For the three teams that doesn’t play FCS schools, its not really a huge accomplishment to be applauded … Now will you only schedule potential top 25 teams only then I’ll say you BAD!!! Till then

  32. papabush88 says: Jul 14, 2012 8:17 PM

    @thecrazyasianinseccountry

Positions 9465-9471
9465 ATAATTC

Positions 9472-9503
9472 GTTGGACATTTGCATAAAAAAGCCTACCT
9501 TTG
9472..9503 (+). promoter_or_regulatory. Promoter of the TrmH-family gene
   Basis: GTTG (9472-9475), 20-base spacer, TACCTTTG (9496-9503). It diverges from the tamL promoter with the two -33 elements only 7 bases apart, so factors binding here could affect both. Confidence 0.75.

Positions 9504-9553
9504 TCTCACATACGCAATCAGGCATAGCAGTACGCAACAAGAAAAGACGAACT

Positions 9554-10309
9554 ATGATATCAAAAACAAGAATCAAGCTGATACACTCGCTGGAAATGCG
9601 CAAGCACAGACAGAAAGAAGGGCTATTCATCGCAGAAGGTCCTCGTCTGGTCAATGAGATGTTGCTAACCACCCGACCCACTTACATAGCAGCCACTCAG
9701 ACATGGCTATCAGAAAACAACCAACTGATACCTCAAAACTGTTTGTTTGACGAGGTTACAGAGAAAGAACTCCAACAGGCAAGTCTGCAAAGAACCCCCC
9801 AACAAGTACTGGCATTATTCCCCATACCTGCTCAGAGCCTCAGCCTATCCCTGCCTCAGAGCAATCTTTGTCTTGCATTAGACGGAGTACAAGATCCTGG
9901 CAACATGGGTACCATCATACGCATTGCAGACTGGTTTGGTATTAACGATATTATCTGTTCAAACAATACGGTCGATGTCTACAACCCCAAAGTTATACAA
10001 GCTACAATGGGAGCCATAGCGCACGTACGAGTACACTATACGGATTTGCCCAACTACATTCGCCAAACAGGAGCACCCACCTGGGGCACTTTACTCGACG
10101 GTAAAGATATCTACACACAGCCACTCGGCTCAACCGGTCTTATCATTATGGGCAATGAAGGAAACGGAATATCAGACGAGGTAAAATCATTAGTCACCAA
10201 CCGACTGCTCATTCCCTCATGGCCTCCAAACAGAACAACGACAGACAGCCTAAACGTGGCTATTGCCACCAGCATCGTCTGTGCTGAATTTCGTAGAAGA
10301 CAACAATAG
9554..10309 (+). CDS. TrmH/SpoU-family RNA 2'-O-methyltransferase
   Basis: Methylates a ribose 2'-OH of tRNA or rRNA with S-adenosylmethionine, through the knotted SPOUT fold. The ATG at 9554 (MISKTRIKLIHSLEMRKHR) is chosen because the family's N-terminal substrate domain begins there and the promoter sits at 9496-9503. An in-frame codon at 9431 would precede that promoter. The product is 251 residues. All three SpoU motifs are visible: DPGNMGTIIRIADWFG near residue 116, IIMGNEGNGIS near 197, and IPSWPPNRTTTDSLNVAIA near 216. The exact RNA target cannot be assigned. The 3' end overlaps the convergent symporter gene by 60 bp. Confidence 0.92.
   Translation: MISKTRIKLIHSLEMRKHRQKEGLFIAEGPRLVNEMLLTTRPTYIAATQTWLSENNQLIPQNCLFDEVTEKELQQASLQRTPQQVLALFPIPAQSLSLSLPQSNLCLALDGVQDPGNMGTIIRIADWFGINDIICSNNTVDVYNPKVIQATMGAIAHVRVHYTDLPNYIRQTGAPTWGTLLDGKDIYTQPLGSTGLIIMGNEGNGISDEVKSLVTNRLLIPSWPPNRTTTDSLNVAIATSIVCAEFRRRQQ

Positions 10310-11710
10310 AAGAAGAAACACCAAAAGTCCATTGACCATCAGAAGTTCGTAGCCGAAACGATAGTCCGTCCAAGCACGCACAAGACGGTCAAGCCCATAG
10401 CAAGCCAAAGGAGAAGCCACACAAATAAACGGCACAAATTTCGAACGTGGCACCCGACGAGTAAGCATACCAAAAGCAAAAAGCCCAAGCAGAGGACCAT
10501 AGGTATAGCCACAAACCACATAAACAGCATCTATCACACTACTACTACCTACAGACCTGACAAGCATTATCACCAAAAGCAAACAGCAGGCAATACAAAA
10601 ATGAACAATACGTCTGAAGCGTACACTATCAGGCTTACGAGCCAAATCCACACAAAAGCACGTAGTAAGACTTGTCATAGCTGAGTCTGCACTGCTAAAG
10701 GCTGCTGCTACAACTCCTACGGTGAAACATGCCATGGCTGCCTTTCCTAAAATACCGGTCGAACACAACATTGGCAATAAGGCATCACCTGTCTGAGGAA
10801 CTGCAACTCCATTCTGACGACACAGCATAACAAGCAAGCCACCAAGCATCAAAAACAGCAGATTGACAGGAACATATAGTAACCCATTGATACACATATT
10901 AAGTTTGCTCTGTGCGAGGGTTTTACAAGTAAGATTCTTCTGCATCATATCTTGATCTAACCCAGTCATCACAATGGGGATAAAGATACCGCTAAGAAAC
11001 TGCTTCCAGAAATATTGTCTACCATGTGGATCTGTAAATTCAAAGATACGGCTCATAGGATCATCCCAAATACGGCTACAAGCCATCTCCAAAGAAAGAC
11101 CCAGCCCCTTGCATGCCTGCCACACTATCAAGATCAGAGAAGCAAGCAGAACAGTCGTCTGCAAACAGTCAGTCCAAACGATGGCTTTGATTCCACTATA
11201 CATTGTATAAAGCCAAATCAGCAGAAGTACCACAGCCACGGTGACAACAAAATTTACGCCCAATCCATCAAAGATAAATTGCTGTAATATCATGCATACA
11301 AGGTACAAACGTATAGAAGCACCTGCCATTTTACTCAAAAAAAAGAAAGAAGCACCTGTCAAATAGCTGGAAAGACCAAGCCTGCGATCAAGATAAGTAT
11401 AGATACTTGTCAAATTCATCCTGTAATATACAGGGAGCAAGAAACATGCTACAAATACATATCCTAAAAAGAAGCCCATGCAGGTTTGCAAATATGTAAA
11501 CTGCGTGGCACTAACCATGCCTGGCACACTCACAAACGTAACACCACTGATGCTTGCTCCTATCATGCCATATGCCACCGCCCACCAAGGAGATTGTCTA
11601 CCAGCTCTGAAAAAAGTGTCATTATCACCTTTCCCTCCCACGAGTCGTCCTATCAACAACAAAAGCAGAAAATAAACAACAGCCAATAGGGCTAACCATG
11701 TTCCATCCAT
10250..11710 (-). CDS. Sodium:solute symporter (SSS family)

Glad you could see it my way. Many of the OOC opponents USC plays were scheduled years in advance. For example, USC and Texas scheduled a home and home series a few years back which will take place in 2017 and 2018. Hopefully Texas and USC will be strong teams then, but you never know. USC has done pretty good job in the last ten years with scheduling against strong teams. Virginia Tech, Ohio St, Auburn twice, Arkansas twice, Nebraska twice, Kansas State (when they were good in 2001/2002), and Fresno State (who was ranked 16 when we played them). Don’t forget Notre Dame, whom I know has been weak recently, but in the last ten years they’ve had some solid years. Is it possible that some FCS schools might actually be better than the worst of the FBS schools? Sure. Not many though. But still no reason to schedule games against them. Most important thing is to try and schedule against FBS, AQ, and/or BCS schools.